Chapter 1, Verses 16-18
"And they responded to Yehoshua stating, 'We will do all you have commanded us and will go wherever you send us.'" The response of the three tribes credited their responsibility in war to Yehoshua. In truth it was their own initiative to lead the war and, as earlier indicated by Yehoshua himself, the offer had been enforced by Moshe Rabbeinu. Yet we find the tribes attributing everything to Yehoshua and expressing their readiness to follow his every word.
It appears that they felt it necessary to reaffirm their commitment to Yehoshua, thus fortifying him in his leadership role. They realized that the conquest of Canaan would be the accomplishment of Yehoshua, rather than their own accomplishment. Yehoshua was to direct the wars, and they were merely to serve as loyal subjects. This attitude was based on a special blessing conveyed upon Efraim by our Patriarch Yaakov. In response to Yosef's concern over the destiny of his children, Yaakov blessed Yosef's younger son Efraim with the following words, "And his (Efraim's) child shall fill the nations" (Breishis 48:19). Rashi quotes our Chazal who interpret this prophetic message to refer to the miracles of Yehoshua's wars which will fill the entire world. The loyal devotion of the tribes reassured Yehoshua that it would be his direction and command that would produce these miracles rather than their military expertise. The importance of this perspective will be discussed in the following verse.
"As we listened to everything Moshe said, so will we listen to you, given that Hashem will be with you as He was with Moshe." The tribes seem to have established a condition here. They agreed to follow everything Yehoshua said, but only if Hashem would be with Yehoshua. Certainly it was not their position to reprimand their leader and inspire him to follow the path of Hashem. If so, what did they seek to accomplish with their condition?
We can understand their concern in light of the comment of the Or Hachaim in Parshas Matos. When studying the exact wording of the tribes' agreement we discover that they were prepared to accept a heavy responsibility. They said, "And we, armed to fight, will swiftly lead the Jewish people in battle until we bring them safely to their place." (Bamidbar 32:51) This shows that they were prepared to personally secure the safe return of the Jewish people. However, when repeating the agreement, Moshe Rabbeinu altered it and said, "And you shall cross the Jordan prepared to fightbefore Hashem until He drives out His enemy from before you." (ibid 21)The emphasis here is on fighting before Hashem, and that Hashem, rather than the tribes, would drive out the enemy.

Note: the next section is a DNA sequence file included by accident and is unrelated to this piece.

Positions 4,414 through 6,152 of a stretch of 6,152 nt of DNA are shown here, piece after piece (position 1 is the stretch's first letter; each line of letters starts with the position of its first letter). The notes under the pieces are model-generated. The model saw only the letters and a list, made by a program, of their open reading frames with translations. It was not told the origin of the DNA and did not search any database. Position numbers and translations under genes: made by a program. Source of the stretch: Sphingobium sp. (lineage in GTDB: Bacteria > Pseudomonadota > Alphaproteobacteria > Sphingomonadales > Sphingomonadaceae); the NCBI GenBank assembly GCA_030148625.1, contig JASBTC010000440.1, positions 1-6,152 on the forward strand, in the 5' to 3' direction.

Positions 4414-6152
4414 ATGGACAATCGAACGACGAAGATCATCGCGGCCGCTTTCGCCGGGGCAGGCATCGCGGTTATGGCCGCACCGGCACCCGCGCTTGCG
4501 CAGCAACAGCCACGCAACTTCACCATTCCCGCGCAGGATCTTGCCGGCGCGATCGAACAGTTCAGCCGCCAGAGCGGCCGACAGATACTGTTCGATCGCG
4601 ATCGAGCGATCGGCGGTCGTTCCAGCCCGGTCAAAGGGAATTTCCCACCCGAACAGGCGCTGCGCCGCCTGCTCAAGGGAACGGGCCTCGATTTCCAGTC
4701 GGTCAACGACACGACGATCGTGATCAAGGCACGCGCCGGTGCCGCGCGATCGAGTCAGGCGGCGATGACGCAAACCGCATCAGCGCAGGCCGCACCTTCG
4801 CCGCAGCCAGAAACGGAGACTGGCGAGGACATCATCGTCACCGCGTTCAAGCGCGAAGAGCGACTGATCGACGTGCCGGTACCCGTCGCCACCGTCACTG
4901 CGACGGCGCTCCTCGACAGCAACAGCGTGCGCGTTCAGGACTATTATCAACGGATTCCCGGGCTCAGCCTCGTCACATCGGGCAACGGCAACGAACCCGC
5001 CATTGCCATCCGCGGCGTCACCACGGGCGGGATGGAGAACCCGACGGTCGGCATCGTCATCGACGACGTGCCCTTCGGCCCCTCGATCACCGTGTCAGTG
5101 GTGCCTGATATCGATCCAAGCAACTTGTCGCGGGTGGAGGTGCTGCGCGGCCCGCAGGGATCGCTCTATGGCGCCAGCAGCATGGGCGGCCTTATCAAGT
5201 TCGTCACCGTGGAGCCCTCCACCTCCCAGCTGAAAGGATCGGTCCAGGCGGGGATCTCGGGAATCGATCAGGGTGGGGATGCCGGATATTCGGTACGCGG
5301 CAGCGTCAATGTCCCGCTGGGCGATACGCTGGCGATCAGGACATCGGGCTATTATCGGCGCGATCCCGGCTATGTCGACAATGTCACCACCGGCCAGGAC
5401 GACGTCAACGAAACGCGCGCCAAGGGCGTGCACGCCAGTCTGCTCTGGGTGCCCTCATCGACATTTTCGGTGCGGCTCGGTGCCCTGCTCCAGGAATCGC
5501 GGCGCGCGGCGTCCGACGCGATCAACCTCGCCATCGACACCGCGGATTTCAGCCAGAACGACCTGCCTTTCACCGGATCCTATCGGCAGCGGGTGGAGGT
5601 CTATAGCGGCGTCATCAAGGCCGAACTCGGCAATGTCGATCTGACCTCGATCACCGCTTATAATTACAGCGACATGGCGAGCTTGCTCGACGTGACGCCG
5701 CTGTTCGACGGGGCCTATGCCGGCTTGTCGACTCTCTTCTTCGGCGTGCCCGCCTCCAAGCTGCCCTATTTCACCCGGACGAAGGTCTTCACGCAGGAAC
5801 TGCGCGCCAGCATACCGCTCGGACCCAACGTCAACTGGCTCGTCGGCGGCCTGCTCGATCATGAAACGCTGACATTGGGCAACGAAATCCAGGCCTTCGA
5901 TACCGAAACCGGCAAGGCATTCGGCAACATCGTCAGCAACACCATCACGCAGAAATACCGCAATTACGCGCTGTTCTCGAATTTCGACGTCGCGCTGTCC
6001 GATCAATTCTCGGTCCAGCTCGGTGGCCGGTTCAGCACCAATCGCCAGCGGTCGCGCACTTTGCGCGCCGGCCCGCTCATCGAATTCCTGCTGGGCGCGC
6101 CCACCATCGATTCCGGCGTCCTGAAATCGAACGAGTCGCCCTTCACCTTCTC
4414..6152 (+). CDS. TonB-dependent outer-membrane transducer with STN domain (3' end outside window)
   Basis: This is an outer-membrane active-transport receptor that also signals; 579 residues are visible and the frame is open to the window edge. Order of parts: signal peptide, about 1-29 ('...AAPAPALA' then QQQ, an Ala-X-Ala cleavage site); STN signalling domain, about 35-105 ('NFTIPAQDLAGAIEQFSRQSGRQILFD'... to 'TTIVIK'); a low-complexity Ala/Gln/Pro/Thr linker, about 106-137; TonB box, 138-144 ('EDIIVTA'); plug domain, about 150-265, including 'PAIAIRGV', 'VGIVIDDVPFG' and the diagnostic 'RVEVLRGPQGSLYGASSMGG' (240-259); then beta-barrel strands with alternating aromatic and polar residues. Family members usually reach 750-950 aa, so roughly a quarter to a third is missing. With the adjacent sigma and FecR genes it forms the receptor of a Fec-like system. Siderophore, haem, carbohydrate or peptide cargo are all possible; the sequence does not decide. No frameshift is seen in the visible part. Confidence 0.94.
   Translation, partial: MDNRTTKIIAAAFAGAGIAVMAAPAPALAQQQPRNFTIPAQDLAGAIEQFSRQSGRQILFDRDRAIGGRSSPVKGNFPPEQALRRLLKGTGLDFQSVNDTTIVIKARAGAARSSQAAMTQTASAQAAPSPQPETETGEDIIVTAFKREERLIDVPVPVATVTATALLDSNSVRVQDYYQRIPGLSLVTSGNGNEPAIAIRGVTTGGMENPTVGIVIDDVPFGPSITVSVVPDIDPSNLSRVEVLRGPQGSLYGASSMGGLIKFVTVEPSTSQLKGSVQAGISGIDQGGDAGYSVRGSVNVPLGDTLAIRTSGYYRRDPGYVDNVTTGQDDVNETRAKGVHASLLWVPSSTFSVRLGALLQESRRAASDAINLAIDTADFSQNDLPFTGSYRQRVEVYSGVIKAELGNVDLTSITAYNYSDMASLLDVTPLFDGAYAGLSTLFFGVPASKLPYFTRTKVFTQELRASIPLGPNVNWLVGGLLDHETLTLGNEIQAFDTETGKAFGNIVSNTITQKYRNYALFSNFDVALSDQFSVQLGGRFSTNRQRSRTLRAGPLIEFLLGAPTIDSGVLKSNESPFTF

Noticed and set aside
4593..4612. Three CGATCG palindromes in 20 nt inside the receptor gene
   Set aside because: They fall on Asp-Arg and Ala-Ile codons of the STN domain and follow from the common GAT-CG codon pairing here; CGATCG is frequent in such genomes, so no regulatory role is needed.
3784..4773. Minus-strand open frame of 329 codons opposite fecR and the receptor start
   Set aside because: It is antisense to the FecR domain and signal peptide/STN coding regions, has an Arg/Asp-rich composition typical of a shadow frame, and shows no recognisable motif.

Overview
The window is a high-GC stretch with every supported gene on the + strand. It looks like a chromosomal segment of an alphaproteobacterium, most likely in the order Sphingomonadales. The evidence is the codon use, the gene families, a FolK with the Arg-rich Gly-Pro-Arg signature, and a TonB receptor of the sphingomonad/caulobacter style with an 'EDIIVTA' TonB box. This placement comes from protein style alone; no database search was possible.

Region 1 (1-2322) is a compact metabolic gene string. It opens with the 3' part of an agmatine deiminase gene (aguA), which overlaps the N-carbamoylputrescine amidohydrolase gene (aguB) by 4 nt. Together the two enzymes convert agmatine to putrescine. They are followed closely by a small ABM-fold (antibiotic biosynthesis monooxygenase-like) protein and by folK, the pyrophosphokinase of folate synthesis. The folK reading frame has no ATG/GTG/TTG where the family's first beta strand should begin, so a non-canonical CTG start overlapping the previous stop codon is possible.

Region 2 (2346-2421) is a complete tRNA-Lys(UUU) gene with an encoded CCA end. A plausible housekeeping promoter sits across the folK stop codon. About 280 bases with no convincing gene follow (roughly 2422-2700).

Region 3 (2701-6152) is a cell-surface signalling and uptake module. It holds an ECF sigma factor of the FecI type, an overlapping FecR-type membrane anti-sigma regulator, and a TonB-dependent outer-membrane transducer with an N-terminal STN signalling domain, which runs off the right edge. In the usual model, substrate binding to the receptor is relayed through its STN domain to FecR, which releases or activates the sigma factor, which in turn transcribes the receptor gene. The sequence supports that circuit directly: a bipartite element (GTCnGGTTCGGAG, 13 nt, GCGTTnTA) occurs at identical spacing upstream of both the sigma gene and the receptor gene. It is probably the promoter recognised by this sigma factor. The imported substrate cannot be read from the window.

Or Hachaim explains that Moshe educated the tribes here on the nature of these wars. If they will fight them before Hashem, realizing that it is He who fights wars, then their efforts will be minimal. Their obligation will be nothing more than situating themselves in a lead position. However, if they view themselves as actually fighting the war, major efforts will be required on their part to secure a victory.
We now return to our discussion and discover the hidden concern expressed here. Earlier, after Yehoshua repeated the tribes' responsibility he made one slight addition, "And you shall assist them." (1:14) This suggested that the tribes would actually be involved in leading a hand-to-hand combat to assist the Jewish people. This inference gravely concerned the tribes because it suggested a serious deviation from Moshe's plan. They therefore reinstated their commitment as one subject to Hashem's being with them as He was with Moshe. With this they meant that Hashem would fight their wars rather than they themselves. This way their role would be limited to one of encouragement and demonstrative faith, rather than serious involvement and heavy combat.
"Anyone who rebels against you and does not listen to your command shall perish; only strengthen and fortify yourself." Here again we discover the tribes asserting themselves in an unusual manner. At this particular juncture they found it necessary to review with Yehoshua the rules of a sovereign. Although in truth a rebel is punished by death, why mention this law at this specific moment?
It seems that this statement served as the perfect conclusion to their dramatic presentation. They fully recognized that the merit of the Divine Presence amongst them was due to the greatness of Yehoshua. Being a perfect reflection of Moshe Rabbeinu's Heavenly radiance, Yehoshua personified the perfect qualities of a Jewish leader: total subservience to Hashem. The tribes realized that as long as the Jewish people would respect Yehoshua's greatness, they would merit that the Divine Presence would assist them in their conquest of the land. However, if they would challenge Yehoshua's authority and cease to aspire to his greatness, they would forfeit everything. Under these adverse conditions the tribes would be forced to personally fight the wars; a condition they never accepted. They therefore clarified to Yehoshua from the outset that he must be prepared to enforce his authority in the most severe measures. Only this would secure the safety of his people and guarantee Hashem's involvement throughout their extended conquest of the land.
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